New Research Links Unhealthy Habits During Childhood to Heart Disease
by Selin Gok, age 16
Medical researchers are uncovering links between
unhealthy habits during childhood and risk for heart disease later in life.
This is mainly due to the growing concerns about the cardiovascular health of
millions of children in the United States who are considered obese or
overweight. Researchers have found that the relative age and state of a child’s
arteries play a primary role in determining their risk for cardiovascular
Triglycerides are an indicator of fat and sugar
levels in the blood stream. Their structure consists of a backbone of fat with
three sugars attached. A calculation of triglycerides is a simple way to assess
a child’s arterial health. Determined by a standard blood test, this
calculation is the ratio of triglycerides to HDL, also known as good
cholesterol. However, this calculation is often overlooked.
A study at the Cincinnati Children’s Hospital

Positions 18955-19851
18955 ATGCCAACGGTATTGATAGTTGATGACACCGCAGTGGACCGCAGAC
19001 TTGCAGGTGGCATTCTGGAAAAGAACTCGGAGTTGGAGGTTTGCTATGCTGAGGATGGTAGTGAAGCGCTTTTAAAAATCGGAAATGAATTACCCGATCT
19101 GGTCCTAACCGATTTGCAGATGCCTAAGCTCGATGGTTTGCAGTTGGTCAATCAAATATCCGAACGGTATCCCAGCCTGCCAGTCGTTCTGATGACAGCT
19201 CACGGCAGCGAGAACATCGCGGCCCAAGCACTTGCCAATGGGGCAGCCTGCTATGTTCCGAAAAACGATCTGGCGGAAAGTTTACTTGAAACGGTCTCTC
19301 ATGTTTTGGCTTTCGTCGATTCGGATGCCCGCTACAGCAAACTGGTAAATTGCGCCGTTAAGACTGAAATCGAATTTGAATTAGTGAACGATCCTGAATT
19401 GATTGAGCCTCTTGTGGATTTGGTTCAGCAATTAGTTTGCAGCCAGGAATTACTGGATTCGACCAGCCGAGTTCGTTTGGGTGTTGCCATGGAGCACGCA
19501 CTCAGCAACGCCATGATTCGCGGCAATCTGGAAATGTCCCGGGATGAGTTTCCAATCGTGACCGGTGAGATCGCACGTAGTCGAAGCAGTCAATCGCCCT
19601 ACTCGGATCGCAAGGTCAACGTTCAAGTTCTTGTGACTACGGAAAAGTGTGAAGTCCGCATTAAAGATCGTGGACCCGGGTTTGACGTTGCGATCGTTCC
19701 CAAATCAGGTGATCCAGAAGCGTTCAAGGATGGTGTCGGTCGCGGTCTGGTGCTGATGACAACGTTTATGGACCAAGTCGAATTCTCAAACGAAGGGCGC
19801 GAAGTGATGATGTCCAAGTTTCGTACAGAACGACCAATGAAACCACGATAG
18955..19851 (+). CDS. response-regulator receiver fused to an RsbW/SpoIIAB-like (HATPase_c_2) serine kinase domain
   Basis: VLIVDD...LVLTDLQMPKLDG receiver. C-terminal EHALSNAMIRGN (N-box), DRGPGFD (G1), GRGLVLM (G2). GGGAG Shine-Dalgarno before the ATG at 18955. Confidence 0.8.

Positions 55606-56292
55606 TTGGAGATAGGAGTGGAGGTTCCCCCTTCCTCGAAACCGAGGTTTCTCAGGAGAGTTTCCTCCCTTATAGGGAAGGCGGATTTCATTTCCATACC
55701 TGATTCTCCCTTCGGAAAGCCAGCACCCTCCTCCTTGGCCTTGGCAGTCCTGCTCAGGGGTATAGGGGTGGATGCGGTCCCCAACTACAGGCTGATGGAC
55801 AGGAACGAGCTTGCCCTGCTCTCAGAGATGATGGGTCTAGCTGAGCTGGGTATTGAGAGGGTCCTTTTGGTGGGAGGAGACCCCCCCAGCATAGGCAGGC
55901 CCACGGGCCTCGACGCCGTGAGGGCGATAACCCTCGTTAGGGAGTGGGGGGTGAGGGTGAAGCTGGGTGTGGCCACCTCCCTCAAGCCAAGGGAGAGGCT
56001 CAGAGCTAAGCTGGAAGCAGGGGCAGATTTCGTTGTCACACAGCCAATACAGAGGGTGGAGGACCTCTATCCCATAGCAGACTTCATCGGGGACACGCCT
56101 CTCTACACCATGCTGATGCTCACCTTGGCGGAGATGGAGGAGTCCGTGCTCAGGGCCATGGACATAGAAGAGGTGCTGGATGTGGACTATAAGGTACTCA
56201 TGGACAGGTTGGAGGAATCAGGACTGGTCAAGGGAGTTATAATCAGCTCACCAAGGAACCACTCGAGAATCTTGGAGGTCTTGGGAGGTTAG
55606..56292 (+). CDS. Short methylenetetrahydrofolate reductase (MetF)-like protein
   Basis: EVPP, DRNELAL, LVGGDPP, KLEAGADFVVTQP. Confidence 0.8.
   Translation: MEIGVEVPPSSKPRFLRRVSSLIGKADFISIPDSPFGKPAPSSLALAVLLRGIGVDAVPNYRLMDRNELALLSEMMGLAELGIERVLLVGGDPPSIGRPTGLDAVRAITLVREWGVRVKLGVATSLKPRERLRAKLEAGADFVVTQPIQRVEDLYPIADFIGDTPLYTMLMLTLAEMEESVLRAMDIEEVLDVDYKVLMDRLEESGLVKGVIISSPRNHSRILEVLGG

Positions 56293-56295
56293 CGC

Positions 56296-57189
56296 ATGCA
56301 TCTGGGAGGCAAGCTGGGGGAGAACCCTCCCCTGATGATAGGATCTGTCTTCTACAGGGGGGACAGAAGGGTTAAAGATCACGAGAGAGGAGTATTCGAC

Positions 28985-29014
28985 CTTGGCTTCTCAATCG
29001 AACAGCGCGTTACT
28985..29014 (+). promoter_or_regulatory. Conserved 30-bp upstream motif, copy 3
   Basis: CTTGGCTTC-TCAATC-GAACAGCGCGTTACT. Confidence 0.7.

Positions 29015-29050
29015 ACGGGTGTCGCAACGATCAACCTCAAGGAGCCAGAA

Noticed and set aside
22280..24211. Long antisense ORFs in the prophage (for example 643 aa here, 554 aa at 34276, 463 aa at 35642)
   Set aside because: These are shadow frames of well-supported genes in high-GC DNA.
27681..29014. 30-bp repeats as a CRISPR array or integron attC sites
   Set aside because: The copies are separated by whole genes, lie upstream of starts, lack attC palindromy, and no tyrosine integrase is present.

Medical Center, which included 900 children and young adults, investigated their
cardiovascular heath. It revealed that the higher the ratio of triglycerides to
HDL, the greater the possibility of having stiff and damaged arteries.
“Stiff vessels make your heart work harder. It
isn’t good for you,” said Elaine Urbina, head of preventive cardiology at
Cincinnati Children’s Hospital, and lead author of the study.
Hardening of the arteries is a major problem among
adults. It typically starts early. A combination of aging and the amassed
impact of blood pressure over time cause health problems later. When found in
children, stiff arteries are a sign of “accelerated aging” and raise the risk
of heart problems.
In another study conducted by Dr. Urbina and her
colleagues, individuals ages 10 to 26 participated in a fasting experiment to
see if there was a similar correlation of high triglyceride-to-HDL ratio and
arterial stiffness in children. The results showed that one third of the
participants had stiff arteries.
“Being overweight and the cholesterol problems
that often accompany it have an important impact on your blood vessels,”
suggests Sarah de Ferranti, director of preventive cardiology at Boston
Instead of resorting to medication, the American
Heart Association recommends that children with these problems change their
lifestyle. One way for kids to lead a healthier lifestyle is by cutting down on
sugary beverages and junk food, and exercising daily. By doing this, children
can possibly begin to repair the damage done to their arteries.
[Source: The Wall Street Journal]